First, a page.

Merck, Iowa firm sign Ebola vaccine licensing deal

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TRENTON, N.J. — Merck & Co., a top creator and seller of vaccines, has joined the fight against Ebola, the often-fatal hemorrhagic virus that’s been ravaging parts of West Africa for months.

Merck, based in Whitehouse Station, New Jersey, said Monday it has entered a global partnership with a small U.S. drug developer to research and manufacture a potential Ebola vaccine now in initial patient testing.

The exclusive deal involves rVSV-EBOV, a vaccine candidate under early development by BioProtection Systems, the vaccine-development subsidiary of NewLink Genetics Corp. of Ames, Iowa.

It was created in labs of the Public Health Agency of Canada, which in 2010 signed a deal giving BioProtection Systems an exclusive license for the vaccine and the technology for producing it.

NewLink’s vaccine is in the first phase of human testing, a study run by the U.S. National Institutes Of Health in healthy volunteers. It’s meant to determine whether it stimulates their immune system to make antibodies against Ebola, and to spot any safety problems and help determine the best dosage. Other early-phase studies are to begin shortly in other countries.

Dr. Mark Feinberg, chief public health and science officer for Merck’s vaccines division, said that the vaccine was shown to be very effective in preventing infections in nonhuman primates exposed to Ebola.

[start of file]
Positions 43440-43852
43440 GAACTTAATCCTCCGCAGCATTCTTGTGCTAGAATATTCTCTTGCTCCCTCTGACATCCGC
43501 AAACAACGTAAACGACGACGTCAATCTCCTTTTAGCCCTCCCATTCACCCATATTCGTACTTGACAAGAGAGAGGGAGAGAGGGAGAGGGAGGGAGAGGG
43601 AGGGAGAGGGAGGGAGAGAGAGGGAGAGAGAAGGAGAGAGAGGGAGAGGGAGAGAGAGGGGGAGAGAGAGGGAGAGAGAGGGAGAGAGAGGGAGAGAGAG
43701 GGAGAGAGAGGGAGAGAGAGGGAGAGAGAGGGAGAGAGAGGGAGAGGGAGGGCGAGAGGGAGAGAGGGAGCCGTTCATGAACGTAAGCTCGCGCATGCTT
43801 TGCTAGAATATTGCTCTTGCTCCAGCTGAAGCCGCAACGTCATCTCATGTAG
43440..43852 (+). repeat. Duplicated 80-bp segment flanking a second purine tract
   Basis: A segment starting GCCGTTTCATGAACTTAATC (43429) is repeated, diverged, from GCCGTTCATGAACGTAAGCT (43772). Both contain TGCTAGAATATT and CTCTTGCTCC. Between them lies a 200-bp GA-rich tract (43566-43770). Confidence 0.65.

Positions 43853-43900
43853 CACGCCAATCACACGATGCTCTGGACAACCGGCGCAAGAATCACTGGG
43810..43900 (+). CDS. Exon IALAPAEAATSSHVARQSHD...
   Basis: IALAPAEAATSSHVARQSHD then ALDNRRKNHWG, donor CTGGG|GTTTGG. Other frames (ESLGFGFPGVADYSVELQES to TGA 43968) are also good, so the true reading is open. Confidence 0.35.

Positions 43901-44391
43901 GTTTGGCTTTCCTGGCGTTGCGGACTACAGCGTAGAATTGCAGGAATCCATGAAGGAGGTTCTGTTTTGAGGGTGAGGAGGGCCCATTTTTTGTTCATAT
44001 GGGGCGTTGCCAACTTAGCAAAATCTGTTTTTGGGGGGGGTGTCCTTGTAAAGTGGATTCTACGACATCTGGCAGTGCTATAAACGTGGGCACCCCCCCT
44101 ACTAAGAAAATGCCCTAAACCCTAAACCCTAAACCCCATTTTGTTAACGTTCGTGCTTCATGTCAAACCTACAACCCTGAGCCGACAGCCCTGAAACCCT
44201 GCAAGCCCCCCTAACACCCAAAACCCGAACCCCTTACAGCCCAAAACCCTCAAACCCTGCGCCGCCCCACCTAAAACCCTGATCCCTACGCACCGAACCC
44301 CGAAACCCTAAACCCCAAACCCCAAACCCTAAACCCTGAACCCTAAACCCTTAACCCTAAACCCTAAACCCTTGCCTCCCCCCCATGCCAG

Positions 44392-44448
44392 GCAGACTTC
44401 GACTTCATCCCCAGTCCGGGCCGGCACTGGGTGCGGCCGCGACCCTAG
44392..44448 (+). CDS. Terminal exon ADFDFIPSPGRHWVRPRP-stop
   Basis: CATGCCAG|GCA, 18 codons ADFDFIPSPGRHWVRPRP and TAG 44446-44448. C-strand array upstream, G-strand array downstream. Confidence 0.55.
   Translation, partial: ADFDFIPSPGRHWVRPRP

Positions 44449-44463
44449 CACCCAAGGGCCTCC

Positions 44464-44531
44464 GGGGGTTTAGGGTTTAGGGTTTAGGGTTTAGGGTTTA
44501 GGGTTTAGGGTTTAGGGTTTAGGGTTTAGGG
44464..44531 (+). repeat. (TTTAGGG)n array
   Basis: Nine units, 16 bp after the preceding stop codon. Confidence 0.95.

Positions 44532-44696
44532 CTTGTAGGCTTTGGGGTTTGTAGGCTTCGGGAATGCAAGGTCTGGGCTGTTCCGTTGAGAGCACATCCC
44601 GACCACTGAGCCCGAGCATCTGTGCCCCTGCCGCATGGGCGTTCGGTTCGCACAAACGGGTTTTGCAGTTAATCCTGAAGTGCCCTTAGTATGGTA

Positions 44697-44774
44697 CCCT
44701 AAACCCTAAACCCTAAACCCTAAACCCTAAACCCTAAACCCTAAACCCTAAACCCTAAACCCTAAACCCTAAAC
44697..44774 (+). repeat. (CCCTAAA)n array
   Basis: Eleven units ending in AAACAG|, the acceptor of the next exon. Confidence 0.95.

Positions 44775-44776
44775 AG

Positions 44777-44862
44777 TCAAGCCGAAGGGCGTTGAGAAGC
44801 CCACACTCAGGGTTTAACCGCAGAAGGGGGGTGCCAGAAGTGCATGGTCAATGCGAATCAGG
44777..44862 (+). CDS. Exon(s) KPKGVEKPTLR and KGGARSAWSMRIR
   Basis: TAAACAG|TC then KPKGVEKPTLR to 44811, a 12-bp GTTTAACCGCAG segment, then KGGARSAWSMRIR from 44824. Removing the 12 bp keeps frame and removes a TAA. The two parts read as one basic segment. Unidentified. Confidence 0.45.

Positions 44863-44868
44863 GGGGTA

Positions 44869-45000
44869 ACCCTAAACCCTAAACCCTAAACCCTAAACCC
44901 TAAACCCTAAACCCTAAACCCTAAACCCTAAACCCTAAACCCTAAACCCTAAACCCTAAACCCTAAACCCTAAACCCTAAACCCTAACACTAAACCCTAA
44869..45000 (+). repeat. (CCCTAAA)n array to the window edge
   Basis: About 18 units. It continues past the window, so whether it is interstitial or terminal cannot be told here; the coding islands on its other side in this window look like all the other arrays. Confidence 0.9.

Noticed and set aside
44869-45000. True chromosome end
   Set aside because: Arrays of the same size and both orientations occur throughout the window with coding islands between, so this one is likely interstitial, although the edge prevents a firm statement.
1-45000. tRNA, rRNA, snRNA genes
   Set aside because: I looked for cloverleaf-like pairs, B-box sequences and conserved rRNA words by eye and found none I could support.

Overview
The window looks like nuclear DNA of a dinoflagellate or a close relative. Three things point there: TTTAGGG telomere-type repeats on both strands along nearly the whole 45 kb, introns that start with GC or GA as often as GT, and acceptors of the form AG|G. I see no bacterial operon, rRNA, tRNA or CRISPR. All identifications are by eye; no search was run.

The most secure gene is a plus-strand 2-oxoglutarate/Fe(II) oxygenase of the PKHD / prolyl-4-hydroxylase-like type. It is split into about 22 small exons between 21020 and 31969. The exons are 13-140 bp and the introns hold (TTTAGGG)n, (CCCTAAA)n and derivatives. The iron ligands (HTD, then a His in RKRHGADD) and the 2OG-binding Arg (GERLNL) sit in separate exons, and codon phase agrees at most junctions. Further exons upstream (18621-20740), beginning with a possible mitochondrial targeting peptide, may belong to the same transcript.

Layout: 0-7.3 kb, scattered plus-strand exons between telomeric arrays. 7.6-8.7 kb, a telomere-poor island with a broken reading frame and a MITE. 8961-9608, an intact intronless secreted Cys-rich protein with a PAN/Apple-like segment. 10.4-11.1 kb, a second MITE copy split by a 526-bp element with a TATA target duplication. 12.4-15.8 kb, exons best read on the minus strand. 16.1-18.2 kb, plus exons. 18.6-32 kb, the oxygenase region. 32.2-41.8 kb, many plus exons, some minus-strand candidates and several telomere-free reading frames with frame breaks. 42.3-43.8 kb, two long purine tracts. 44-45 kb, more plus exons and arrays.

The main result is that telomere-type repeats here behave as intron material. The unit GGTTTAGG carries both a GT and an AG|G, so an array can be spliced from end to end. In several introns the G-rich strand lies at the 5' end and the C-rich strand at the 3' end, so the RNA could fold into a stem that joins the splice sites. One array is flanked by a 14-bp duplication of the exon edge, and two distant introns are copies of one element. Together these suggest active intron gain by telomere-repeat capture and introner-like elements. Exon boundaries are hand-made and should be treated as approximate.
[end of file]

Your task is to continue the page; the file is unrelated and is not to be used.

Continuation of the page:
Early next year, he said, the NIH and multiple public health and corporate partners are to begin late-stage testing of rVSV-EBOV, plus a second Ebola vaccine jointly developed by Britain’s GlaxoSmithKline PLC and the NIH’s National Institute of Allergy and Infectious Diseases.

Detailed plans are being finalized, but that study should include about 30,000 participants — people at high risk of Ebola infection, including health workers, household contacts of patients and people who bury deceased patients, because corpses are particularly infectious. Feinberg said they’re aiming for very quick results, compared to the decade or so it normally takes to bring a vaccine or drug to market.

Ebola, which has killed up to 90 percent of people infected in past outbreaks, is spread through contact with bodily fluids and causes sudden fever and muscle pain, followed by vomiting, diarrhea and sometimes internal and external bleeding. As of Friday, nearly 5,500 deaths and more than 15,000 infections had been reported, mainly in six African countries, according to the World Health Organization.

“Effective Ebola vaccines will be a critical component of comprehensive prevention and control measures for people at risk of Ebola virus infection and to stem future outbreaks globally,” Dr. Julie Gerberding, the president of Merck Vaccines and former head of the federal Centers for Disease Control and Prevention, said in a statement.

Under its deal, Merck gets exclusive rights to the vaccine and any follow-up products, meaning other vaccines that may be developed for related hemorrhagic fevers such as Marburg virus, Feinberg said. NewLink is to receive a $30 million upfront payment for signing the deal, then $20 million when more-advanced testing begins. It also can receive royalties on sales of the vaccine in certain countries.

Meanwhile, Johnson & Johnson also is developing an Ebola vaccine, and other companies are trying to create treatments. Those include MAPP Pharmaceuticals Inc. of San Diego, the maker of the experimental drug ZMapp that was given to some infected American medical workers before supplies ran out, and Tekmira Pharmaceuticals Corp. of Canada.

BY LINDA A. JOHNSON, AP Business Writer

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